Title: Delphinine
CAS Registry Number: 561-07-9
CAS Name: (1a,6a,14a,16b)-1,6,16-Trimethoxy-4-(methoxymethyl)-20-methylaconitane-8,13,14-triol 8-acetate 14-benzoate
Molecular Formula: C33H45NO9
Molecular Weight: 599.71
Percent Composition: C 66.09%, H 7.56%, N 2.34%, O 24.01%
Literature References: A toxic alkaloid from seeds of Delphinium staphisagria L., Ranunculaceae. Isoln: Markwood, J. Am. Pharm. Assoc. 16, 928 (1927). Purification: Schneider, Arch. Pharm. 283, 283 (1950). Structure: Jacobs, Pelletier, J. Am. Chem. Soc. 78, 3542 (1956); Wiesner et al., Can. J. Chem. 47, 2734 (1969). Configuration: Wiesner et al., Tetrahedron Lett. 1959, no. 3, 12; 1960, no. 15, 23; Gilman, Marion, ibid. 1962, 923; Birnbaum et al., ibid. 1971, 867. Synthesis: Wiesner et al., Can. J. Chem. 50, 1925 (1972).
Properties: Orthorhombic, six-sided plates from alc, mp 197.5-199°. [a]D20 +25° (ethanol). Practically insol in water. Sol in 25 parts alcohol, 20 parts chloroform, 10 parts ether.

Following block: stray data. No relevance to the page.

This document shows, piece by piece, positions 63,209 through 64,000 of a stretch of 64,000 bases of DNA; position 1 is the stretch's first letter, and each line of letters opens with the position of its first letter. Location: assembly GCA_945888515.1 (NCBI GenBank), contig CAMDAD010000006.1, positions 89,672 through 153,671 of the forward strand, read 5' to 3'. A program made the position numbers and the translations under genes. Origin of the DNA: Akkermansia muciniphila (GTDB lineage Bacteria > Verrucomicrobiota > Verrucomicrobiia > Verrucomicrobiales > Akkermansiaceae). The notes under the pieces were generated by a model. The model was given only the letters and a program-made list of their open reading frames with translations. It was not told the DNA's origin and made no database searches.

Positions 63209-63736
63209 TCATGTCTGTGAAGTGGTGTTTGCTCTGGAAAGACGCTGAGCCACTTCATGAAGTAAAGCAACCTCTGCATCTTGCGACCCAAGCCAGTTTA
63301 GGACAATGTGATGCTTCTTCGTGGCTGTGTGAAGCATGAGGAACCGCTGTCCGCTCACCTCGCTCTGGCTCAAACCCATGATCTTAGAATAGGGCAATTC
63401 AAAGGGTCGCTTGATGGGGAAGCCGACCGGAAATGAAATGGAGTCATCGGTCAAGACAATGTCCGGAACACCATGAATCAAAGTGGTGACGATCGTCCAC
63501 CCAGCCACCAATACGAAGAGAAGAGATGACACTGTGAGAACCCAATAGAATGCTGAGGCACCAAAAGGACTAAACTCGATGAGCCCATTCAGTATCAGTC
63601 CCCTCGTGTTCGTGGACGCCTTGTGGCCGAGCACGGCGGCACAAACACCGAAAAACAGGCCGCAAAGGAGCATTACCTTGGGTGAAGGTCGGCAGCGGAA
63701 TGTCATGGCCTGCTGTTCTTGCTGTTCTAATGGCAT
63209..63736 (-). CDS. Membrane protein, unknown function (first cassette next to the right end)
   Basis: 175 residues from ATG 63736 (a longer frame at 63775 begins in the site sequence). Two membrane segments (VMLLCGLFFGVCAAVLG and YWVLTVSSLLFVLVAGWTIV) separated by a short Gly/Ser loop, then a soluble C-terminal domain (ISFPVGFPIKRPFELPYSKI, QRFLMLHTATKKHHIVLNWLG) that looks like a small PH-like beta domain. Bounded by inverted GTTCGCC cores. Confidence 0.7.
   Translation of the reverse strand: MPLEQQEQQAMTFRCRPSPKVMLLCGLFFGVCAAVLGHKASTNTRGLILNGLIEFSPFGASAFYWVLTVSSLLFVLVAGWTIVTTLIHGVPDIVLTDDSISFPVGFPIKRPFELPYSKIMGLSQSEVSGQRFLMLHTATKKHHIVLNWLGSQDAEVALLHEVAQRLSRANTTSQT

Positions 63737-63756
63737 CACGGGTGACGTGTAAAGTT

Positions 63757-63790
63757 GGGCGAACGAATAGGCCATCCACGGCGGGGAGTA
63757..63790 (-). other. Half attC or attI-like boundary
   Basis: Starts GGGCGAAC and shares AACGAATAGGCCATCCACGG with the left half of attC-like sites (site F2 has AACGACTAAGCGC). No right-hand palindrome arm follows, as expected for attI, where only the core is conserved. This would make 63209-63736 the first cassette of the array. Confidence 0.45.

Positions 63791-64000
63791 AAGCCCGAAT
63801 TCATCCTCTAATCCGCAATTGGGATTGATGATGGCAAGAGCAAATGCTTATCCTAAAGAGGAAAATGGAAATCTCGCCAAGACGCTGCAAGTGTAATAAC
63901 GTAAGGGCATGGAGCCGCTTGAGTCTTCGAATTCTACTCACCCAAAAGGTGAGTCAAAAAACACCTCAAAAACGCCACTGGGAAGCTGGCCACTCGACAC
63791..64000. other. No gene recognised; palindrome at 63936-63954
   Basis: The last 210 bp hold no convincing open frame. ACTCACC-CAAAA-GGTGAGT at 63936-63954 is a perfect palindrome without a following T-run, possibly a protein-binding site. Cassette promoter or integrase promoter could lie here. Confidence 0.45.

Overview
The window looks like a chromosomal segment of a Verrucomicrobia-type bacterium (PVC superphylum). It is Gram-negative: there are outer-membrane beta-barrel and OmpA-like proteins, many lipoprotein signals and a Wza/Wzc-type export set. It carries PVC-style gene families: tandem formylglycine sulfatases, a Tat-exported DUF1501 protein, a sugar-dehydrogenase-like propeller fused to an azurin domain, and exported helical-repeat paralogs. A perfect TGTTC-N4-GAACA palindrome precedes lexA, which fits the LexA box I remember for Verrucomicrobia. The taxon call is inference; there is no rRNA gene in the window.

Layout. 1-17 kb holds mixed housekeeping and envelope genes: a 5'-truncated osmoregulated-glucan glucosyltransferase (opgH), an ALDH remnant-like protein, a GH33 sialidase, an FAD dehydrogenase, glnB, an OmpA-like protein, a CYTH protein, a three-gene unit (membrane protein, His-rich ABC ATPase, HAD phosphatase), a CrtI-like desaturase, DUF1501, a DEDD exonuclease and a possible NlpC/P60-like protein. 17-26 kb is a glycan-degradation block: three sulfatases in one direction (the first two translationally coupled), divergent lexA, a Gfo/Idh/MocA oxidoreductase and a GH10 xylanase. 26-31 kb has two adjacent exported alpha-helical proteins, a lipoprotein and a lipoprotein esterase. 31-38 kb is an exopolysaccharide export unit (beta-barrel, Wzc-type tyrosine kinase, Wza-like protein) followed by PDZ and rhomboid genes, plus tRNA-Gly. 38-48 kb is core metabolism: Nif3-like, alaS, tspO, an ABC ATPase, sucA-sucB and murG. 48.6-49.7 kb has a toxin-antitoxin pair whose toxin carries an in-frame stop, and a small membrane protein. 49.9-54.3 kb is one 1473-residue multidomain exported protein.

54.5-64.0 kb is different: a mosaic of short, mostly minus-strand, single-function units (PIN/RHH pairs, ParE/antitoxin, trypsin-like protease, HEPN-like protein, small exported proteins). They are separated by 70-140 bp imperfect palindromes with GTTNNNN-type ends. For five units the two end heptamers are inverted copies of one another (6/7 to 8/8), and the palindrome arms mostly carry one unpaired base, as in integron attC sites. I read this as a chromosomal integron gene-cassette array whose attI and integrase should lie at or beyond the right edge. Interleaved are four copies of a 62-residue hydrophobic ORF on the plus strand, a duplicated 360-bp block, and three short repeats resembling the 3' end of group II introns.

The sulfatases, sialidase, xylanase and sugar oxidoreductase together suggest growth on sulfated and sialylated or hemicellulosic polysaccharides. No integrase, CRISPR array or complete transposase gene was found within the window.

Melting point: mp 197.5-199°
Optical Rotation: [a]D20 +25° (ethanol)
Derivative Type: Hydrochloride
Molecular Formula: C33H45NO9.HCl
Molecular Weight: 636.17
Percent Composition: C 62.30%, H 7.29%, N 2.20%, O 22.63%, Cl 5.57%
Properties: Crystals, dec 214°.
Delsoline delta-Aminolevulinic Acid delta-Carotene Deltamethrin delta-Tocopherol

CAS number 561-07-9 YesY
PubChem 441726
ChemSpider 390329 YesY
Jmol-3D images Image 1
Image 2
Molecular formula C33H45NO9
Molar mass 599.712
Appearance colorless solid
Melting point 197–199 °C
Main hazards Toxic
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Except where noted otherwise, data are given for materials in their standard state (at 25 °C (77 °F), 100 kPa)
Infobox references

Delphinine is a toxic diterpenoid alkaloid found in plants from the Delphinium (larkspur) and Atragene (a clematis) genera, both in the family Ranunculaceae.[1] Delphinine is the principal alkaloid found in Delphinium staphisagria seeds – at one time, under the name stavesacre, a very well known herbal treatment for body lice.[2] It is related in structure and has similar effects to aconitine, acting as an allosteric modulator of voltage gated sodium channels,[3] and producing hypotension, bradycardia and cardiac arrhythmia. These effects make it highly poisonous (LD50 1.5–3.0 mg/kg in rabbit and dog; frogs are ~10x more susceptible),[4] but in very small doses it has some uses in herbal medicine.[5][6]